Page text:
The United Nations and Yemeni officials have censured a Saudi strike that targeted a funeral ceremony near capital Sana’a, killing nine women and a child.
In a Thursday statement, the Ansarullah Political Council slammed as a “horrific crime” the Saudi air raid, which hit the funeral procession in the district of Arhab north of Sana’a earlier in the day.
“The raid once again revealed the enemy’s savagery and proved it is not committed to any religious principles or human values,” the statement read.
The Yemeni nation, the statement added, would give a firm response to Saudi crimes on the battlefield, stressing the need for strong resistance in the face of Riyadh’s aggression.
Thursday’s assault also wounded around 10 people. The fatalities are likely to rise as some of the injured are in critical condition.
Following the raid, it took hours for the local people to recover the bodies and the injured who were buried under the rubble.
Hisham Sharaf, the foreign minister of Yemen’s National Salvation Government, sent two letters to UN Secretary-General Antonio Guterres as well as UN High Commissioner for Human Rights Ra’ad Zeid al-Hussein about the airstrike.
The official said the fatal Saudi raid “amounted to war crime,” calling for the formation of an international fact-finding committee to investigate Riyadh’s crimes.
Killing civilians ‘unjustifiable’
UN officials also joined the Yemenis in denouncing the raid, with theworld body’s Office for the Coordination of Humanitarian Affairs (OCHA) expressing shock over the incident in a statement.
“The manner in which the parties to the conflict are waging this war is taking an unacceptable toll on the civilian population in Yemen and as illustrated by this most recent tragedy, women and children are paying with their lives,” said UN Humanitarian Coordinator Jamie McGoldrick in the statement.
“I am alarmed to see this tragic loss of life further escalate the fighting, with reports of a retaliatory ballistic missile strike into Saudi Arabia’s Asir region,” he added.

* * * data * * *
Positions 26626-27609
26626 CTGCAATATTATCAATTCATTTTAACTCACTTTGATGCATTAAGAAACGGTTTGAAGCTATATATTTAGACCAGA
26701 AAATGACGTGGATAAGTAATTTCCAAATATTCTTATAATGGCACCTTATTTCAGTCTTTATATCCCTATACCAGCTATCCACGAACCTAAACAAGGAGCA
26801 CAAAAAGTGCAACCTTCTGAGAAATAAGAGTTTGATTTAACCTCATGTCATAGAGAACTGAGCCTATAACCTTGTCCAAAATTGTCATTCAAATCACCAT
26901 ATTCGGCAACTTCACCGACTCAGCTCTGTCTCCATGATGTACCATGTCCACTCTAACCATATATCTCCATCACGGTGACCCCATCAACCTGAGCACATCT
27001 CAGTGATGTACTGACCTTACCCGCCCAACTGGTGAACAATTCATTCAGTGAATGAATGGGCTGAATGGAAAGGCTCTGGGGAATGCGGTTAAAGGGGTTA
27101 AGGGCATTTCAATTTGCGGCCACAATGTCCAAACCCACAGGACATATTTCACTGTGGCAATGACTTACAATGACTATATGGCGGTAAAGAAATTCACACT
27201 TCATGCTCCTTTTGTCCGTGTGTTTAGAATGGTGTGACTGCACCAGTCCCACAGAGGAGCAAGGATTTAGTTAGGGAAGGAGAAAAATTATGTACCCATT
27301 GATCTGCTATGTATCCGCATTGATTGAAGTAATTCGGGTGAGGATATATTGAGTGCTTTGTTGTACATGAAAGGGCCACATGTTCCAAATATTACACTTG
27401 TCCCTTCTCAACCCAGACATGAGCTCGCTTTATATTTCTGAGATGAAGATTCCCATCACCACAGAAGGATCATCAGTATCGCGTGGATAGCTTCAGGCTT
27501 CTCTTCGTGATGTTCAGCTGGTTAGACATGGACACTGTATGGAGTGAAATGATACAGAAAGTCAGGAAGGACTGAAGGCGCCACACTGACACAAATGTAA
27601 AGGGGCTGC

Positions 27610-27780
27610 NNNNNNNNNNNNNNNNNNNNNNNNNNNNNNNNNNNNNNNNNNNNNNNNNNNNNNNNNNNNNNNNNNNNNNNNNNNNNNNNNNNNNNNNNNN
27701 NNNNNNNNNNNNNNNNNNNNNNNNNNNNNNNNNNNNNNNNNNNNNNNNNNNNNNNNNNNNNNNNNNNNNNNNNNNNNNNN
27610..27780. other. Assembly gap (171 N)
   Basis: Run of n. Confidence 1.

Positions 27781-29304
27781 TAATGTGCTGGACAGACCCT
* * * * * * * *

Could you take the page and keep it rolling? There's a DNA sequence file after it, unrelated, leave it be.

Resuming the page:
UN Special Envoy for Yemen Ismail Ould Cheikh Ahmed said in a separate statement that Yemeni civilians were losing their lives on a daily basis in indiscriminate attacks by the parties to the conflict.
“Attacks on civilians are unjustifiable, regardless of the circumstances. Women and children in particular have been subjected to unspeakable suffering in this brutal conflict. This should stop immediately,” he said.
Ahmed pointed to the existing humanitarian catastrophe in Yemen caused by aggravating clashes on the Red Sea coast, saying tens of thousands of civilians have been caught in the war zone without access to humanitarian assistance and unable to flee to safety.
This is the latest in a series of such airstrikes since 2015, when the Saudis launched the military campaign in support of the former Yemeni government, a close Riyadh ally.
Last year, Saudi airstrikes hit a funeral hall in Sana’a, killing 140 mourners, including children, and wounded over 600 others.
Besides running Yemen’s affairs, Ansarullah fighters, backed by army troops and popular forces, have been defending the nation against the attacks by the Saudi military and its allies.
The United Arab Emirates (UAE), which has been helping Saudi Arabia in its war on Yemen, said on Friday two of its troops operating in Yemen have died.
UAE military officials said that one of the soldiers were killed during a military operation, while another died of a heart attack.